Viruses love to hide in what seems like legitimate software. We call these Trojans (based on the Trojan horse story). So how do you know when you’re downloading legitimate software vs. a potential virus? First check the domain. Make sure it is the same website that you thought you were downloading it from. Second, make sure that website is either the manufacturer’s official website or the official download site for that software. Lastly, if it looks shady or your spidey senses are tingling, bail on it and find another legitimate antivirus. Generally, expect to pay for your antivirus and check the reviews to make sure it will get the job done. Avoid the free ones. They don’t protect as well, and the likelihood of them being a Trojan is high.
When someone steals your identity, they can cause a lot of trouble and it usually hits your pocketbook or the pocketbook of your friends and family. From stealing your direct financial information or using your identity to con your friends and family out of money, nobody is every happy afterward.
Phishing is a way to trick someone into giving information. It’s usually accomplished by making you think you’re entering information into a familiar page (like your bank) but really you’re entering data into a form that goes straight to the hackers. Avoid this by double checking the domain every time you enter information into a website. Make sure that domain is the actual domain of the website you are entering your information. Rather than clicking a link from a website or email, just type in the domain of the website you are intending on typing in your information. We see this on anything from Bank Loans and Credit Cards to Lottery Winning and Loyalty Points or even Job Offers.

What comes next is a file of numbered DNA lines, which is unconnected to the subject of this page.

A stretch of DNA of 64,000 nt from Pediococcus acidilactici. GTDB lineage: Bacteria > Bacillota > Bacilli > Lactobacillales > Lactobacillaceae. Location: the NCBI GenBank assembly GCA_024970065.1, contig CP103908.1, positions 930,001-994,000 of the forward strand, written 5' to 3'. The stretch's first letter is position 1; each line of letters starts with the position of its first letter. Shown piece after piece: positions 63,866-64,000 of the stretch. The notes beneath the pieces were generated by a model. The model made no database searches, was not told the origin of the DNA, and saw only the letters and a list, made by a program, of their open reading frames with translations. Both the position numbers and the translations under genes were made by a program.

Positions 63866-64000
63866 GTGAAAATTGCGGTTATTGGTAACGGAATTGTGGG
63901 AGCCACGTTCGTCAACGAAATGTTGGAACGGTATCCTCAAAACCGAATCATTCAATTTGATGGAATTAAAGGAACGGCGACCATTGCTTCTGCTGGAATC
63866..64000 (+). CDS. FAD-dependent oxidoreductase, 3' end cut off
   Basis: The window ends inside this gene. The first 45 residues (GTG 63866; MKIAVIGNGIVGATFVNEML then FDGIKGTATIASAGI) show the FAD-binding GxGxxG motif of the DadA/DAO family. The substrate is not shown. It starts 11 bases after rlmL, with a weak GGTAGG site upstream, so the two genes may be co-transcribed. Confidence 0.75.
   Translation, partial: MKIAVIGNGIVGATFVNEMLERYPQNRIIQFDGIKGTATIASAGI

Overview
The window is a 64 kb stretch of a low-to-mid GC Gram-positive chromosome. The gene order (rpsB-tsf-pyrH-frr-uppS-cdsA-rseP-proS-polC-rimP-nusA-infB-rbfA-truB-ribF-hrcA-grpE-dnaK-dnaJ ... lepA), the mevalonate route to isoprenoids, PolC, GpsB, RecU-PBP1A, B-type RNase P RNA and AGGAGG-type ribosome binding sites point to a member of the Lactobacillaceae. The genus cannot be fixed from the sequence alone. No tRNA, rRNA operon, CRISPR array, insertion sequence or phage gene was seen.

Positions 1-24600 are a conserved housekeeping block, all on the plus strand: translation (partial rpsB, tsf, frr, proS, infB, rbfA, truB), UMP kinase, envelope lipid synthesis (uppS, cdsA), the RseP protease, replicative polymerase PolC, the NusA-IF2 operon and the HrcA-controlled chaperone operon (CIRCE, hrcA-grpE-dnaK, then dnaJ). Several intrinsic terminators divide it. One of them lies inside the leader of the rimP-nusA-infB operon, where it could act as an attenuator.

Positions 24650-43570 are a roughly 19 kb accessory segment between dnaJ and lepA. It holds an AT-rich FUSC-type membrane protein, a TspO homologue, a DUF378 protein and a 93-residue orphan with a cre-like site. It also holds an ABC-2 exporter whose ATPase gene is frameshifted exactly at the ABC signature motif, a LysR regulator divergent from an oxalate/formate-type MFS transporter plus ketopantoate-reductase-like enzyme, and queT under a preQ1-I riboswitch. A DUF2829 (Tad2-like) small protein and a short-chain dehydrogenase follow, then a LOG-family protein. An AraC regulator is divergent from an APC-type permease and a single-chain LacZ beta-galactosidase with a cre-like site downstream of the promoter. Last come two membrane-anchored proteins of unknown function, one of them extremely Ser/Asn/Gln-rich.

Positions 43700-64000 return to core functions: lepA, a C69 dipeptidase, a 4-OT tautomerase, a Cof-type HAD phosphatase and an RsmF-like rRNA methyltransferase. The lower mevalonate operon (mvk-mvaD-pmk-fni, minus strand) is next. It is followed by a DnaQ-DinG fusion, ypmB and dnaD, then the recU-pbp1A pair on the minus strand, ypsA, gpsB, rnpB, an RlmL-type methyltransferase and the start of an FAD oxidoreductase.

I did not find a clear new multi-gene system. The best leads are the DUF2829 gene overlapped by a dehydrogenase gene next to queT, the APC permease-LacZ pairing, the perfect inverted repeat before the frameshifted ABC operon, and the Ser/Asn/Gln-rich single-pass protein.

An Impostor is, “a person who pretends to be someone else in order to deceive others, especially for fraudulent gain.” Online, this usually takes the form of fake profiles, Romance solicitations, or business partnerships. In almost every case, it is taking advantage of a relationship being built with you.
Romance scams are not only tough on the pocketbook, but often they’re tough on the heart strings as well. A scammer will generally approach the target pretending to be an ideal lover. After weeks of communicating and building trust, they begin asking for money. It usually starts small with gifts etc. Then maybe something to help their pet dog. And then the big bills start coming. Usually a large bill for healthcare or for a legal matter. Throughout this whole time, they will never meet face to face and will hardly ever do a video chat. If you find yourself giving money to a potential lover who you’ve never met in person, cut off the relationship now! It’s only going to end up in being scammed.
Social Media Impostors
Social media impostors will either hijack a profile or copy images and data from a profile and create a brand new one. These online scammers will approach a target trying to rebuild a relationship or to approach you with a great business opportunity. They are relying on the trust you’ve built with the actual person the profile represents, but then they come up with stories that require you to send them money for either your mutual benefit or for the benefit of the person you care about. If something seems out of the ordinary or a little out of place about their communication, that is a red flag. If they start asking for money out of the blue, definitely pick up the phone and call the real person to find out what’s going on. More than likely, they’ve been hacked or someone is posing as them.
In any of the cases above, you always need to be asking yourself, “Am I on a safe website and the real domain of that website?” Or “Is this actually real?” Next ask yourself, how can I confirm what I’m doing is safe and not going to land me in a scam. When you are prudent, you’ll find yourself avoiding online scams and keeping your money in your own pocketbook.